“His Byronic nature is certainly one aspect of Edward’s success among female readers of the 21st century as it combines two ideals of the modern man: sensibility and strength.” (np)

“Edward owes many of his characteristics to literary figures of the 19th century. As Meyer admitted in several interviews, it was particularly the story of Emily Brontë’s Heathcliff and his relationship to Catherine Earnshaw in Wuthering Heights, which motivated her in the construction of Edward.” (np) … “The gothic villain is commonly from the upper classes or of royal blood. Even though Heathcliff’s ancestry is unknown he still holds financial power over the Earnshaw family estate. His economic power is mirrored in the lifestyle of Edward and his family, who can afford the newest cars, live in a remarkable house, wear designer outfits, and never have to worry about money. The Cullens financially certainly belong to the upper class among the vampire families and thus transfer the common class affiliation of the vampire into 21st-century classless America.” (np)

“Edward as vampire is highly fascinating particularly because the focus of the story is not concerned with Edward being a vampire but with Edward being a romantic who happens to be a vampire. Twilight is dominated by a male protagonist whose emotional state dictates his actions which primarily culminate in wooing and protecting Bella. This primary chivalric concern is derived from another genre, which Stephenie Meyer combined with her re-created vampire myth and which is particularly aimed at female readers [Arthurian Romance].” (np)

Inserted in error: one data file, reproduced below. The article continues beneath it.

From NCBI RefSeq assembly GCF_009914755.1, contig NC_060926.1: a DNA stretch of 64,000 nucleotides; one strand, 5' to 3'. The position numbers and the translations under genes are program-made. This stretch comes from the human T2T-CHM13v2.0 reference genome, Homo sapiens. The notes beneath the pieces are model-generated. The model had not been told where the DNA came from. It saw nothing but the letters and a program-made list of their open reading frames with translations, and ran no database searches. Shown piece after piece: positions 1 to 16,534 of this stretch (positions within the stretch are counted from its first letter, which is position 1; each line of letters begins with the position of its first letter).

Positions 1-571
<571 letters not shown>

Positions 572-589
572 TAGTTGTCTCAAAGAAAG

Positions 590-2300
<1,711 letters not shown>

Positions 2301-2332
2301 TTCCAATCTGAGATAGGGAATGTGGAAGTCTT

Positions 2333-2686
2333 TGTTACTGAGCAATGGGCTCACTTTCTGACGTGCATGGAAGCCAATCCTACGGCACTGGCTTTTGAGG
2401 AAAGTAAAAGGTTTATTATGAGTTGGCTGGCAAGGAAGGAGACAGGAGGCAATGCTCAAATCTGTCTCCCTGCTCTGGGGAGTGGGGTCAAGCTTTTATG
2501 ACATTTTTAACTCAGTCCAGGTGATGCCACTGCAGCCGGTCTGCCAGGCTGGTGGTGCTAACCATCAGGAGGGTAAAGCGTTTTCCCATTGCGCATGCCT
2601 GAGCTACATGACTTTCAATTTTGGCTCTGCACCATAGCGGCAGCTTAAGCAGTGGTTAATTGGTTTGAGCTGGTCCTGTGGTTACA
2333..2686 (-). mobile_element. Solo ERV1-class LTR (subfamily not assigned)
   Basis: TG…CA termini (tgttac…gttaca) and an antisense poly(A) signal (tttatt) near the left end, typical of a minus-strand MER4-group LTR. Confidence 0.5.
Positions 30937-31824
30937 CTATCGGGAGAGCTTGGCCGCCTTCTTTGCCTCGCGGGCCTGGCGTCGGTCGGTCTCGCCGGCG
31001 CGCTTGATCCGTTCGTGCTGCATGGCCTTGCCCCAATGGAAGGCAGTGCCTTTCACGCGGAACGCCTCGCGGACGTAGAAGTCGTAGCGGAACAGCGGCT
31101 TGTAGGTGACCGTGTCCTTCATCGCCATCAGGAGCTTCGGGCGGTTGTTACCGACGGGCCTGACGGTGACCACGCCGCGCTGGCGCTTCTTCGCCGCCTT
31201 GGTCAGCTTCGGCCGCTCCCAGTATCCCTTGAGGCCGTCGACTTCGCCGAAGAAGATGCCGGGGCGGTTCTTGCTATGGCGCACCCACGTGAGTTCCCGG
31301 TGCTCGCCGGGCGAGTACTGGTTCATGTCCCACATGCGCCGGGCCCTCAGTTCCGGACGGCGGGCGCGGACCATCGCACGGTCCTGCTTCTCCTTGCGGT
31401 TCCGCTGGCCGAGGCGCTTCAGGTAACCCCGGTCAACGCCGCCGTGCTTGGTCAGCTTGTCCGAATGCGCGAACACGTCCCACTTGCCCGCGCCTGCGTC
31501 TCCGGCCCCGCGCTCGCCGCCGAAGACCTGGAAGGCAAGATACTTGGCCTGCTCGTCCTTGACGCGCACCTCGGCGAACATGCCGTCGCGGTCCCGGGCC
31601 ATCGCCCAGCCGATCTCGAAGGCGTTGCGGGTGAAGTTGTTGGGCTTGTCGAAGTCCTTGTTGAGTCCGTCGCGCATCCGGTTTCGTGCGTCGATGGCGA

Despite the lovers being presented as meant for each other, the “knight’s difficult choice between eros and other allegiances” (Fuchs 45), which according to Barbara Fuchs can be found in classic Romance literature, is mirrored in Edward’s endangering his family’s secret by falling in love with Bella. As he points out, he is “breaking all the rules” (Twilight 174). His attempt to part with Bella in New Moon is evocative of the main narrative strategy of romance novels: the postponement of the union between the lovers (Fuchs 125 f.).  However, “the pull of romance towards concluding happiness” (Cooper 81) dominates in Meyer’s saga, which privileges destined love over all worldly problems.” (np)

Ref: Anne Klaus and Stefanie Krüger (2011) Vampires Without Fangs: The Amalgamation of Genre in Stephenie Meyer’s Twilight Saga The Looking Glass : New Perspectives on Children’s Literature, Vol 15, No 1